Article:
Putting Liberalism in Its Place
Princeton University Press, 2009 M01 10 - 336 páginas
In this wide-ranging interdisciplinary work, Paul W. Kahn argues that political order is founded not on contract but on sacrifice. Because liberalism is blind to sacrifice, it is unable to explain how the modern state has brought us to both the rule of law and the edge of nuclear annihilation. We can understand this modern condition only by recognizing that any political community, even a liberal one, is bound together by faith, love, and identity.
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(“Difficult as it is to find postmedieval philosophers who do not regularly employ the term will and its cognates in discussing human action, officially or programmatically many of them treat it as no more than a name for other ...
The reason at the center of liberalism rapidly becomes a demand that one's actions and one's demands be reasonable.22 Reasonable means moderate and reciprocal: one must offer fair terms of cooperation to others,.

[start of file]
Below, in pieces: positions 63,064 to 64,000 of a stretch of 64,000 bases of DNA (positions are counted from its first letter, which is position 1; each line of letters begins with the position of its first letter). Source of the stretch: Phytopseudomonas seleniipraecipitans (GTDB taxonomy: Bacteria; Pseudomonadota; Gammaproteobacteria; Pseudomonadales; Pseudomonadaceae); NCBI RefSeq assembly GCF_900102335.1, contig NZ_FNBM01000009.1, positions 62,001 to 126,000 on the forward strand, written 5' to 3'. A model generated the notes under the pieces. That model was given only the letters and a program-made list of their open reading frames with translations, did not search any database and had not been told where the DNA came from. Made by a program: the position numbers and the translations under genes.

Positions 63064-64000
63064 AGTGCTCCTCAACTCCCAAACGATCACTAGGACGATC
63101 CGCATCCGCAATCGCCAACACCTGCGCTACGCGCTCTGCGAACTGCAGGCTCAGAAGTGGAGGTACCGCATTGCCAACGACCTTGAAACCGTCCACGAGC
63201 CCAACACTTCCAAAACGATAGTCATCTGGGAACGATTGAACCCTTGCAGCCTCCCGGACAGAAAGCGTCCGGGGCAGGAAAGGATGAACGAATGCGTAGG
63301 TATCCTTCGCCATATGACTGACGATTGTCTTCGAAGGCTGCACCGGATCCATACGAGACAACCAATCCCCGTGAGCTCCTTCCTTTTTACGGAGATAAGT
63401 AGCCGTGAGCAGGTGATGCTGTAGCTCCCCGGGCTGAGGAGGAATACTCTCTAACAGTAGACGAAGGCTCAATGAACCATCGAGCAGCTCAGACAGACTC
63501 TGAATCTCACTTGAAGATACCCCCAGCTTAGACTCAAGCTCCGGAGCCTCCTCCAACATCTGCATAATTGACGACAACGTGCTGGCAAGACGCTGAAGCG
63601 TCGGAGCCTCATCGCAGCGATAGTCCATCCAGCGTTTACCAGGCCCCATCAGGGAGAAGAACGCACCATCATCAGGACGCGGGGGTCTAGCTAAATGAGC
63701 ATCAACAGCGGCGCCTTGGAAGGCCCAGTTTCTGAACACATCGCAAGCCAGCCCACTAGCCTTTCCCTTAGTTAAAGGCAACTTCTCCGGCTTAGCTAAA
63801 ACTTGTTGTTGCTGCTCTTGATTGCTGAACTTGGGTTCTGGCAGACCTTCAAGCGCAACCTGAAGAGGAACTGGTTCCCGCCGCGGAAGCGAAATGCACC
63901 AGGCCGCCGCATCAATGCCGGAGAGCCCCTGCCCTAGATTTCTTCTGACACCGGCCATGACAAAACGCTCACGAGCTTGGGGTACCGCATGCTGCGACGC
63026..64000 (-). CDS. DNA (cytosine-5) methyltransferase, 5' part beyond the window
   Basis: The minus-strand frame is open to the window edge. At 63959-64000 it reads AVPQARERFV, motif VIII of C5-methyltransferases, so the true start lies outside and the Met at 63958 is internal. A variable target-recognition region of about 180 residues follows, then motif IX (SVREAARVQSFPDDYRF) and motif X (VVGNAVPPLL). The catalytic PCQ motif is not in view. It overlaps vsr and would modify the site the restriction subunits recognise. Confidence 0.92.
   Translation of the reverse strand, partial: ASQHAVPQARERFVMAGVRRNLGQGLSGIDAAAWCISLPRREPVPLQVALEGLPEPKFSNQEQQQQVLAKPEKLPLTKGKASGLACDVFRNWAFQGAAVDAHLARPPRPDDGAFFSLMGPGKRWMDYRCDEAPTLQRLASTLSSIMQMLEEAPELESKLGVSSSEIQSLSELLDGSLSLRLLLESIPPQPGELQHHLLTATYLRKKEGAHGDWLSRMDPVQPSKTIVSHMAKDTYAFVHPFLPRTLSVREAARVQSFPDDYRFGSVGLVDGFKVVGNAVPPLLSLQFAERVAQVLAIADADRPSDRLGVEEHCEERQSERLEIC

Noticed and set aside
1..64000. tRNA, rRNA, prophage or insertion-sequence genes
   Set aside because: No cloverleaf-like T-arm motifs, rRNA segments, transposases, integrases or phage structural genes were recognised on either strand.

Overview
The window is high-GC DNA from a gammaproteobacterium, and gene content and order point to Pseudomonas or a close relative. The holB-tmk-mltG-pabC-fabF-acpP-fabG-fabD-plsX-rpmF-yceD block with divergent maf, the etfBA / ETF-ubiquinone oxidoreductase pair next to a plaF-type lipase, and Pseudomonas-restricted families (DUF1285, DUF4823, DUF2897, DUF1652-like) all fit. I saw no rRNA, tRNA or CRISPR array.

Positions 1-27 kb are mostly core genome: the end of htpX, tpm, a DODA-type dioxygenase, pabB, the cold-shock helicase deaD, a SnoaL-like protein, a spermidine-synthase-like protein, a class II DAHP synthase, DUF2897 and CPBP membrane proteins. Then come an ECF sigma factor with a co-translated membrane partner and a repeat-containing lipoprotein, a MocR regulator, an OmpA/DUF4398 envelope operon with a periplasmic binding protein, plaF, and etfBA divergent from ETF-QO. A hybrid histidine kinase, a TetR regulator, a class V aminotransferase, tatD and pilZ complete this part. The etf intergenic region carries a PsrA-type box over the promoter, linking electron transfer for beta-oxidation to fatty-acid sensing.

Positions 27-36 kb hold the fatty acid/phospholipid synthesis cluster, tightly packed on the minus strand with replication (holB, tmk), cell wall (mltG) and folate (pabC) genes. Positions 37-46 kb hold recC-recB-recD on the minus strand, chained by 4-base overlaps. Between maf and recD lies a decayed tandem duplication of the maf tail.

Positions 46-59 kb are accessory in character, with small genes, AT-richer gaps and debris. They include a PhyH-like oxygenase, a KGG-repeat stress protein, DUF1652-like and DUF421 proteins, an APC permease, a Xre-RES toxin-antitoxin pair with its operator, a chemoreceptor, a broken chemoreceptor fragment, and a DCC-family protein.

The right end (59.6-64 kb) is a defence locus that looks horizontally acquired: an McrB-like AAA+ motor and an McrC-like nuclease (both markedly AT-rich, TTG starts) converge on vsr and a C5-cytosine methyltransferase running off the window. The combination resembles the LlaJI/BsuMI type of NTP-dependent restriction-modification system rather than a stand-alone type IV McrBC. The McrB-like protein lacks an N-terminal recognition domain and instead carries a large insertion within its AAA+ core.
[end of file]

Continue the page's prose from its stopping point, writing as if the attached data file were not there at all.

Conversely, all law must show. of Schmitt is more radical. Politics, I argue in chap. 6, is not just speech, but the action that succeeds speech. 26 See William Lloyd Garrison, Resolution adopted by the Antislavery Society, Jan.
Without that, what purports to be law is only “action under the color of law”; it is unconstitutional. More than theory is at stake here, for if we allow liberalism to block our view of this political experience of popular sovereignty, ...
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